The second category is battery factories, including cell manufacturers and pack manufacturers, such as Samsung, Ningde Times, Xinwangda, Desay Battery, Topband Co., Ltd., Beijing Purrad, etc.;
The third type of BMS manufacturers are those with many years of experience in power electronics technology, and have R&D teams with university or related enterprise backgrounds, such as Eternal Electronics, Hangzhou Gaote Electronics, Xie Neng Technology, and Kegong Electronics.
Unlike the BMS of power batteries, which is mainly dominated by terminal vehicle manufacturers, it seems that the end users of energy storage batteries have no need or specific actions to participate in the research and development and manufacturing of BMS. It is also unlikely that they will spend a lot of money and energy to develop large-scale battery management systems. Therefore, it can be considered that the energy storage battery BMS industry lacks an important player with absolute advantages, leaving a huge space for development and imagination for battery manufacturers and vendors focusing on energy storage BMS. If the energy storage market is established, it will give battery manufacturers and professional BMS manufacturers a lot of room for development and less competitive resistance.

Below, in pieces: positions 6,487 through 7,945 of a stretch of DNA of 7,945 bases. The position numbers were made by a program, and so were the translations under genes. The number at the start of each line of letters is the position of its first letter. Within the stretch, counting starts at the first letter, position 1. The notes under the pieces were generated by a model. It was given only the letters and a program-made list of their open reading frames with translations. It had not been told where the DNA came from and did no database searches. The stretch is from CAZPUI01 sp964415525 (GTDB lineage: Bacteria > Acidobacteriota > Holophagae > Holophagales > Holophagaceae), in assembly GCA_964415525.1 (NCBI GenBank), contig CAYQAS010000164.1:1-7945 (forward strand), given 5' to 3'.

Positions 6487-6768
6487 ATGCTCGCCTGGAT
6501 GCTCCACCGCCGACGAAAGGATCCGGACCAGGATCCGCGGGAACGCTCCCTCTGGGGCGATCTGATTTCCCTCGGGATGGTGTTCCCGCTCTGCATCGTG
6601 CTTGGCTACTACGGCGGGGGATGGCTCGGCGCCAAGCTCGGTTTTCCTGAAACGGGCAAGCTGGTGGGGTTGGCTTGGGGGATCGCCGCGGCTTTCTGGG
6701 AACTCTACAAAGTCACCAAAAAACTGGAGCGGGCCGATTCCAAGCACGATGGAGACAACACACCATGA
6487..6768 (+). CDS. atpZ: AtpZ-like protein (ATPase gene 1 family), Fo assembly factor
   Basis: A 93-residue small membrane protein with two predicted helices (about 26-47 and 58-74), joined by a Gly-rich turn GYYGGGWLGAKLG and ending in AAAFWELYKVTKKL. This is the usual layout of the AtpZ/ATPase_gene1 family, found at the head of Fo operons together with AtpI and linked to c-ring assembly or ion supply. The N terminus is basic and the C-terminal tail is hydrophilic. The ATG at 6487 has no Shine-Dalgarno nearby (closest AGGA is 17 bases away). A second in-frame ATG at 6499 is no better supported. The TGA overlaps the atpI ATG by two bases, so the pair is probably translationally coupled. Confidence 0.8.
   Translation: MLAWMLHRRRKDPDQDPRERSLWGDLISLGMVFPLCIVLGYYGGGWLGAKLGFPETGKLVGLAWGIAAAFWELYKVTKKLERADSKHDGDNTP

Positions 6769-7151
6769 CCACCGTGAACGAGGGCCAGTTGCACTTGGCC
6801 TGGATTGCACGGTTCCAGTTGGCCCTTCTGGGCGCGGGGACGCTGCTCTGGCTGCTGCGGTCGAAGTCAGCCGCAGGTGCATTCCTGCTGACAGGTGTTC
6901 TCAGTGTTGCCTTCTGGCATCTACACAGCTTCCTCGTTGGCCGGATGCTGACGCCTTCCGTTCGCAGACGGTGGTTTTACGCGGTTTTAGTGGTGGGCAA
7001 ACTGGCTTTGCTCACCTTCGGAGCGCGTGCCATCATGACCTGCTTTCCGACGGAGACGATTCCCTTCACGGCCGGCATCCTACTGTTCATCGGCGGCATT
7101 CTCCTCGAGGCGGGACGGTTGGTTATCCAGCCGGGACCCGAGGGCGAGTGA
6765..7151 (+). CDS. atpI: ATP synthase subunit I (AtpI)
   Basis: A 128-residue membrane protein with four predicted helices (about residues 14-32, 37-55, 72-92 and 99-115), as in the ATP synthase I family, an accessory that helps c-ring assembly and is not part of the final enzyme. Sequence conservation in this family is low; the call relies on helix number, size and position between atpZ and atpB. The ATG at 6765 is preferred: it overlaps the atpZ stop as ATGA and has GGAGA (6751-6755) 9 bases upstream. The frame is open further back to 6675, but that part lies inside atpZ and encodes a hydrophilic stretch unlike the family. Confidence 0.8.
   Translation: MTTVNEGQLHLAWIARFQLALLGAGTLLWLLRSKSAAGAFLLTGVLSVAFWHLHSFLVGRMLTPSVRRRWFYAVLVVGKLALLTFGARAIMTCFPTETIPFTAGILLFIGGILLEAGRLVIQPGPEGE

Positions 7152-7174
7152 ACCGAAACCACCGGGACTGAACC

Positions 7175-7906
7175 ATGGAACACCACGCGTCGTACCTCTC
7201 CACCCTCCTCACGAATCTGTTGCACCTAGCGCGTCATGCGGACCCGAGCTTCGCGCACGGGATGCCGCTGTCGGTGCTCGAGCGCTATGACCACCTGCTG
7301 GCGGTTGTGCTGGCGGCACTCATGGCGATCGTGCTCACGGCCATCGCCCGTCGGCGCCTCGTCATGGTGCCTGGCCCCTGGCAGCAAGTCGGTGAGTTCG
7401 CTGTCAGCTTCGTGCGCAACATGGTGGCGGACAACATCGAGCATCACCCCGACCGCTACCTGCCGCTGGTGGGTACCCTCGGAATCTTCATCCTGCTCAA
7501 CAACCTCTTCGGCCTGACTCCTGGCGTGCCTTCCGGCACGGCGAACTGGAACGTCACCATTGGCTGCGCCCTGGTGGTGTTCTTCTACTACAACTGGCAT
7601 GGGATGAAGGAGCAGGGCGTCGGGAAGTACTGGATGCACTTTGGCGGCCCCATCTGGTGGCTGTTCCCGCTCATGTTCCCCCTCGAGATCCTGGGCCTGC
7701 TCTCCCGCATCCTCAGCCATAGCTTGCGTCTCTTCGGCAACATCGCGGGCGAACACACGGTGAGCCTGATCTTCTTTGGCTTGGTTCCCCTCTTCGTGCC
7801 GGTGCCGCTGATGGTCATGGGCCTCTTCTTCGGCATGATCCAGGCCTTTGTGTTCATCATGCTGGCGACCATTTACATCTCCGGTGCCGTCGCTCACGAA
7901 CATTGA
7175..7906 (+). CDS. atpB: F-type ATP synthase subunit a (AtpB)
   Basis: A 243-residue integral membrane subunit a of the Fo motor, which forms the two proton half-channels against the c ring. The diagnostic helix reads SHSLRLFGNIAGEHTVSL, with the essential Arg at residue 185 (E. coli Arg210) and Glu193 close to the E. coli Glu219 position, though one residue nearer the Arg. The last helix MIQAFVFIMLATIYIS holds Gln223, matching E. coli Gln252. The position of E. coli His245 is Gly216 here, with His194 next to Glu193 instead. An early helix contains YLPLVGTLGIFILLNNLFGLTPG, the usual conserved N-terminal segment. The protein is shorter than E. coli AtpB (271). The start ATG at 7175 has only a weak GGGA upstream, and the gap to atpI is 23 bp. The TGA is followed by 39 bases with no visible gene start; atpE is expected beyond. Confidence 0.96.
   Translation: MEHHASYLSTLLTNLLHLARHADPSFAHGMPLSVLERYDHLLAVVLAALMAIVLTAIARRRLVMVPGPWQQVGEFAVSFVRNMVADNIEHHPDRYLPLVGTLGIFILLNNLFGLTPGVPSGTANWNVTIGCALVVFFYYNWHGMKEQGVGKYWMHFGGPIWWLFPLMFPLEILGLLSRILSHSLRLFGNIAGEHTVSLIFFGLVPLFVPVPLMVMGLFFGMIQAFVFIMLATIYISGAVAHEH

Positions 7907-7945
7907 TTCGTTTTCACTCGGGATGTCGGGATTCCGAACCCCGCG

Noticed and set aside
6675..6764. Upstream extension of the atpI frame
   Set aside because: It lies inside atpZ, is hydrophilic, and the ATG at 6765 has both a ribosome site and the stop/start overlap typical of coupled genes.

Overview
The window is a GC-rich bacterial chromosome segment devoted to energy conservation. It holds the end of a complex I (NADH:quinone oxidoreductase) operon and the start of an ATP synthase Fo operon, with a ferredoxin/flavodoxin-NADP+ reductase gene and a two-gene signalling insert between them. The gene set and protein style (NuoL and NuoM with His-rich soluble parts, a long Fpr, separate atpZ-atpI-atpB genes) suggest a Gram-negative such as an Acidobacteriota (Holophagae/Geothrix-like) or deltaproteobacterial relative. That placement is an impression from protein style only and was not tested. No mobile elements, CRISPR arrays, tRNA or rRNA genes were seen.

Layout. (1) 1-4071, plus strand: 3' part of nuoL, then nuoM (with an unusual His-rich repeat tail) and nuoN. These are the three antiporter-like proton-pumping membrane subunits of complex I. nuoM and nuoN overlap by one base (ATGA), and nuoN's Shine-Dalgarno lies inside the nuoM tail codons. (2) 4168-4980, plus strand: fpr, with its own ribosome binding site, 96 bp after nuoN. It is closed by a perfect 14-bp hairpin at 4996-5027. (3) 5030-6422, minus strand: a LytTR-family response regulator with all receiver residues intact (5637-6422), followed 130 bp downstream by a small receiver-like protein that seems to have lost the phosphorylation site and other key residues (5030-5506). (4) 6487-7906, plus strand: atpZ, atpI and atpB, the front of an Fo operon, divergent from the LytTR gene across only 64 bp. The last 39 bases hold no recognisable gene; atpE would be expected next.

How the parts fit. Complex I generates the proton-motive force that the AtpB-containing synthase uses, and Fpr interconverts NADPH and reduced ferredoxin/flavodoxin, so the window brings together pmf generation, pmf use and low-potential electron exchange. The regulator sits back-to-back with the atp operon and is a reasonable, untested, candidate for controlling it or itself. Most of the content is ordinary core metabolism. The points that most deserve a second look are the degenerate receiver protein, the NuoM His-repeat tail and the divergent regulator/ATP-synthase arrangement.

Currently, there are relatively few professional BMS manufacturers focused on the development of energy storage BMS, mainly due to the fact that the energy storage market is still in its infancy and there are still many doubts about the future development of energy storage in the market. Therefore, most manufacturers have not developed BMS related to energy storage. In the actual business environment, there are also manufacturers who purchase electric vehicle battery BMS for use as BMS for energy storage batteries. It is believed that in the future, professional electric vehicle BMS manufacturers are also likely to become an important part of the BMS suppliers used in large-scale energy storage projects.
At this stage, there is a lack of uniform standards for BMS provided by various energy storage system suppliers. Different manufacturers have different designs and definitions for BMS, and depending on the different batteries they are compatible with, the SOX algorithm, equalization technology, and communication data content uploaded may also vary. In the practical application of BMS, such differences will increase application costs and be detrimental to industrial development. Therefore, the standardization and modularization of BMS will also be an important development direction in the future.

Post time: Jan-15-2024